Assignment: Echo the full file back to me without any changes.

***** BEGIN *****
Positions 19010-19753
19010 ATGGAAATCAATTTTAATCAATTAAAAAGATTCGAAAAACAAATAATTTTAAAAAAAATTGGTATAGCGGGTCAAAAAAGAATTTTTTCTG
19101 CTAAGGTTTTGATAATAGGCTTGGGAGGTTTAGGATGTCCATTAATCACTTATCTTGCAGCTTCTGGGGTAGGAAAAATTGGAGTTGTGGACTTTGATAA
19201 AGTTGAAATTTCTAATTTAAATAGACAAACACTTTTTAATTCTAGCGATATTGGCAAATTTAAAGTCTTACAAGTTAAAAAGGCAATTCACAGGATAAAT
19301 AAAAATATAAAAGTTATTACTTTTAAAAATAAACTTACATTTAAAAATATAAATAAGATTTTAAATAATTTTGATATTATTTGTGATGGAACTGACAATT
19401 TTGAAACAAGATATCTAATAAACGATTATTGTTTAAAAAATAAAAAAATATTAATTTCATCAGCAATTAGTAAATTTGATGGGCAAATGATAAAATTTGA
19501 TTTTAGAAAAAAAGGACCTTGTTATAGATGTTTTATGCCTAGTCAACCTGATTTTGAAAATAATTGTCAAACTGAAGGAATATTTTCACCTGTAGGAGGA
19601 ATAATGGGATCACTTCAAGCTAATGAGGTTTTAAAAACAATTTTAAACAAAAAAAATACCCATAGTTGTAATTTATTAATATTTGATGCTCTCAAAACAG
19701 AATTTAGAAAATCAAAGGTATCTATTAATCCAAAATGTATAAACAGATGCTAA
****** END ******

Positions 19010-19753
19010 ATGGAAATCAATTTTAATCAATTAAAAAGATTCGAAAAACAAATAATTTTAAAAAAAATTGGTATAGCGGGTCAAAAAAGAATTTTTTCTG
19101 CTAAGGTTTTGATAATAGGCTTGGGAGGTTTAGGATGTCCATTAATCACTTATCTTGCAGCTTCTGGGGTAGGAAAAATTGGAGTTGTGGACTTTGATAA
19201 AGTTGAAATTTCTAATTTAAATAGACAAACACTTTTTAATTCTAGCGATATTGGCAAATTTAAAGTCTTACAAGTTAAAAAGGCAATTCACAGGATAAAT
19301 AAAAATATAAAAGTTATTACTTTTAAAAATAAACTTACATTTAAAAATATAAATAAGATTTTAAATAATTTTGATATTATTTGTGATGGAACTGACAATT
19401 TTGAAACAAGATATCTAATAAACGATTATTGTTTAAAAAATAAAAAAATATTAATTTCATCAGCAATTAGTAAATTTGATGGGCAAATGATAAAATTTGA
19501 TTTTAGAAAAAAAGGACCTTGTTATAGATGTTTTATGCCTAGTCAACCTGATTTTGAAAATAATTGTCAAACTGAAGGAATATTTTCACCTGTAGGAGGA
19601 ATAATGGGATCACTTCAAGCTAATGAGGTTTTAAAAACAATTTTAAACAAAAAAAATACCCATAGTTGTAATTTATTAATATTTGATGCTCTCAAAACAG
19701 AATTTAGAAAATCAAAGGTATCTATTAATCCAAAATGTATAAACAGATGCTAA